And now the most engaging two minutes in television, the latest from the wartime grapevine:
Substance in Saddam?
The daughter of Saddam Hussein, Raghad, in asylum in Jordan, insists U.S. forces drugged her father before capturing him, saying, "I'm sure that they couldn't have captured him otherwise." She's calling for an international court to try him, saying that a trial in Iraq would be the product of "occupiers" and unfair. Meanwhile in Iran, the Iranian supreme leader Ayatollah Ali Khamenei (search) says he's pleased Saddam was captured, but "the world would be an even better place without Bush and Sharon," referring to the American and Israeli leaders.
In Vatican City, a top official at the Vatican is condemning the U.S. military for showing the video footage of Saddam, saying the former dictator was being treated "like a cow." Cardinal Renato Martino, head of the Vatican's Justice and Peace Department, says he "felt pity to see this man destroyed." Similarly, an Arab expert at Macalaster College in Minnesota says the images were "offensive ... [and] disgusting" and amounted to "gloating."
Capture Could Have Come Earlier?
Meanwhile, here at home, Washington Democratic Congressman Jim McDermott (search) insists that President Bush and his administration could have captured Saddam a long time ago if they wanted, but "politically, it probably [didn't] make much sense to find him just yet." McDermott also says, "When they're having all this trouble, suddenly they have to roll out something." Fellow Washington State Democrat Norm Dicks calls McDermott's remarks "fantasy."
Are They Toying With Us Again?
A columnist at the Des Moines Register, Rob Borsellino, says his first reaction to the news of Saddam's capture was, "Are they toying with us again, lying like they did about the weapons of mass destruction. Can we believe them when they say it's Saddam Hussein, or did they dress up one of his look-alikes?"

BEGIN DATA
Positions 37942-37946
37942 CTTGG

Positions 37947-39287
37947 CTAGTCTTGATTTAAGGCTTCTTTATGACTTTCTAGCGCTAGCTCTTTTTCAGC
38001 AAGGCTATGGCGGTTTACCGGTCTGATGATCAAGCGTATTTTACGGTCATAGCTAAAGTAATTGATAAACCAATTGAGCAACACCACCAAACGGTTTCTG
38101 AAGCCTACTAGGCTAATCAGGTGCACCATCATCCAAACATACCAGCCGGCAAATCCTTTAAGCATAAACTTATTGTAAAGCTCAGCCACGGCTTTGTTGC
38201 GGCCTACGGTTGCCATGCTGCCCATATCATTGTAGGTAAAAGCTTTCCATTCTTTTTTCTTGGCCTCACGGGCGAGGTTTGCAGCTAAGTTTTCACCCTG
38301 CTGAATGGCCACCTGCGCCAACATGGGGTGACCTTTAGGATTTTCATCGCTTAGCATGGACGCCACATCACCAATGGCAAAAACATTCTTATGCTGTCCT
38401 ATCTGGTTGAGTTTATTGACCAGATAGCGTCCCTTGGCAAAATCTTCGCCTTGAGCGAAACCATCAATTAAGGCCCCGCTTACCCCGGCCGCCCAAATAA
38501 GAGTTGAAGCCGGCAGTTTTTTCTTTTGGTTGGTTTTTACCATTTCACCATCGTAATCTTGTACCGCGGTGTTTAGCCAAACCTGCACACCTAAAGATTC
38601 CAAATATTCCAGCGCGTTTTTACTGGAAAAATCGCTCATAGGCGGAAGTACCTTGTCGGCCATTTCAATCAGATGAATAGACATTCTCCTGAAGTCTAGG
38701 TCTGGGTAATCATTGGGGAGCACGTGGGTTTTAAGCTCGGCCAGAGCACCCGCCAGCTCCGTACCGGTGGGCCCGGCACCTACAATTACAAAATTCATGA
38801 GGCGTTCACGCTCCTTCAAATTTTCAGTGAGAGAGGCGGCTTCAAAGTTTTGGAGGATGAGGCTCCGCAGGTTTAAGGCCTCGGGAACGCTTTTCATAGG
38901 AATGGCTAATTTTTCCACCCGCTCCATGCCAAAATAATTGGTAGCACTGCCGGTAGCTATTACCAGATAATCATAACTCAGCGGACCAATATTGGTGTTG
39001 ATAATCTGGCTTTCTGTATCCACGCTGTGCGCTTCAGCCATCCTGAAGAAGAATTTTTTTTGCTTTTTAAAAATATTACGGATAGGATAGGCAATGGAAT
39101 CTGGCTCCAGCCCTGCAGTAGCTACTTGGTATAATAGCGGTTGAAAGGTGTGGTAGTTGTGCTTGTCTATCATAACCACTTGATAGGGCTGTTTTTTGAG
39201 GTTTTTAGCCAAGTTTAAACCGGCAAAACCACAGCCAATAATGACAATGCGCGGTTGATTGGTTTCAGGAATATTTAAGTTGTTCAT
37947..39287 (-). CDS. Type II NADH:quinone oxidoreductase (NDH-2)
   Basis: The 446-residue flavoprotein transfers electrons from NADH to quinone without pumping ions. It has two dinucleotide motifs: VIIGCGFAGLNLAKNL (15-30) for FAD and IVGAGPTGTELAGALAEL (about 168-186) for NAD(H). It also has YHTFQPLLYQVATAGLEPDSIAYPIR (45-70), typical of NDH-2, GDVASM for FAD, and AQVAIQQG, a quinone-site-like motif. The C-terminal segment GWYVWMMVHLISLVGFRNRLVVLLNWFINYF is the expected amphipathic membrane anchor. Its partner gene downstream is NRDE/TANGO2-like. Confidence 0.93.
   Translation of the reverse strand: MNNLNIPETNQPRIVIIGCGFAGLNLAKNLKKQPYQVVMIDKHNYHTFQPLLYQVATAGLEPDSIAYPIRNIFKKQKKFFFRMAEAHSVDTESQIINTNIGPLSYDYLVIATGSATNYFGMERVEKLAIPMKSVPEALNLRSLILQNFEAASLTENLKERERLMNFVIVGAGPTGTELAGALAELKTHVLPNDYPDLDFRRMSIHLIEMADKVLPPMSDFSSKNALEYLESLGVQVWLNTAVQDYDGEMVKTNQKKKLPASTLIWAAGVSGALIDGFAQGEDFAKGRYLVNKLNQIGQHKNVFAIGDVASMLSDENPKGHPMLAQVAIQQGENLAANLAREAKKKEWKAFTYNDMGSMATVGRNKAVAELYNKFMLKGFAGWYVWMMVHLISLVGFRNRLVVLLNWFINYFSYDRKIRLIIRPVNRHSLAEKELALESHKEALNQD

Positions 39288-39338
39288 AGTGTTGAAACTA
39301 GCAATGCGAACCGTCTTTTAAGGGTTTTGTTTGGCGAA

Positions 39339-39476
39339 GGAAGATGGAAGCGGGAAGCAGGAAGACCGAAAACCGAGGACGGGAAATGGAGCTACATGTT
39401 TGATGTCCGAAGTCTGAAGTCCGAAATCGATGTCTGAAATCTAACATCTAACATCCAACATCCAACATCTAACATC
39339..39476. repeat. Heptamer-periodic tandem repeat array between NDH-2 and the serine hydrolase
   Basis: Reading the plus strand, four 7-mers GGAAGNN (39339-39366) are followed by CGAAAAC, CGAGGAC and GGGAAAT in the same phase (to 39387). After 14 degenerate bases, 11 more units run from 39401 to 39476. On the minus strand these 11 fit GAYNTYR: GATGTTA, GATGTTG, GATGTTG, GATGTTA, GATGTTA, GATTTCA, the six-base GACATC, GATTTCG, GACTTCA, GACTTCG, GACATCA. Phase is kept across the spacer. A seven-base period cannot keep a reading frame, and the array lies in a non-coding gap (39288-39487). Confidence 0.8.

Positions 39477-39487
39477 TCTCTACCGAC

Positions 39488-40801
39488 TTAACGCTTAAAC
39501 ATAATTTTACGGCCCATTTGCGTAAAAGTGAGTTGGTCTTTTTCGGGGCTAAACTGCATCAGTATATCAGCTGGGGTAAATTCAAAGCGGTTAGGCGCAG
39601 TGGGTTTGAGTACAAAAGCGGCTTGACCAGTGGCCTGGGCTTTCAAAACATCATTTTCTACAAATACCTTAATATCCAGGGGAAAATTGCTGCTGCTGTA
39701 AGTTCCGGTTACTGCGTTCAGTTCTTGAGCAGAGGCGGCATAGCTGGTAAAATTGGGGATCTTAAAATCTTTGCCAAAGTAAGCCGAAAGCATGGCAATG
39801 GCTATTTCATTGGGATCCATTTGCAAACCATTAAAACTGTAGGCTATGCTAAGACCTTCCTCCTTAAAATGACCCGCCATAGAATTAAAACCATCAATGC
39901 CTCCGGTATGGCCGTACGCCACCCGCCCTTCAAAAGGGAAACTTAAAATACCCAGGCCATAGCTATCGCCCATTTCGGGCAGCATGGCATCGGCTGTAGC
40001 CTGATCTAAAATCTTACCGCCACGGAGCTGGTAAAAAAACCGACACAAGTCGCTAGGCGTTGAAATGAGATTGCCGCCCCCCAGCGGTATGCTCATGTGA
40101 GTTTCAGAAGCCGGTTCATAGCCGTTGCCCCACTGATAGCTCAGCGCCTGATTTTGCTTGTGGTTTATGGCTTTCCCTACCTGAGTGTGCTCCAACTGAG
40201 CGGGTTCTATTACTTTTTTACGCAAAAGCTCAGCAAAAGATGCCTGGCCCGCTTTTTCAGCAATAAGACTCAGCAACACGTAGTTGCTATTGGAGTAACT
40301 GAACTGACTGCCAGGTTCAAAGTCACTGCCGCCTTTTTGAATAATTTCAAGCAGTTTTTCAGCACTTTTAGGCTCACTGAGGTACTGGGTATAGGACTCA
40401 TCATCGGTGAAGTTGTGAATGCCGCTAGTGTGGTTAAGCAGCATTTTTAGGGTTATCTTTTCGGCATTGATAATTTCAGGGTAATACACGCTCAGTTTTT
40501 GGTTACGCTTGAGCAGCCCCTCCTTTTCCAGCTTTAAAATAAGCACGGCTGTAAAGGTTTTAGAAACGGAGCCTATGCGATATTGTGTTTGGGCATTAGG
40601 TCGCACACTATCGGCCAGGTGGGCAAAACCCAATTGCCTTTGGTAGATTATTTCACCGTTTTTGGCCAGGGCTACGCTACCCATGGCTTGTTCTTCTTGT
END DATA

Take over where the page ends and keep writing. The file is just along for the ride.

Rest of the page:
The Israeli military had a plan ready to assassinate Saddam Hussein in 1992 -- in retaliation for firing 39 scud missiles at Israel during the first Gulf War -- but the plan was called off. Then-Israeli Prime Minister Yitzhak Rabin (search) ordered the operation, which was going to land commandos in Iraq and then fire two specially designed missiles at Saddam while he attended a funeral. However, during one of the final run-throughs of the operation, five Israeli soldiers were killed and six others wounded when a live missile was accidentally used. The assassination attempt was consequently canceled. It would have taken place in Al Adwar -- the same city where Saddam was captured over the weekend.
— FOX News' Michael Levine contributed to this report
With more than 35 years of journalism experience to draw from, Brit Hume currently serves as a senior political analyst for FOX News Channel (FNC) and contributes to all major political coverage. Hume also is regular panelist on FOX's weekly public affairs program, "FOX News Sunday" on Sundays at 2 p.m. and 6 p.m. ET. Click here for more information on Brit Hume.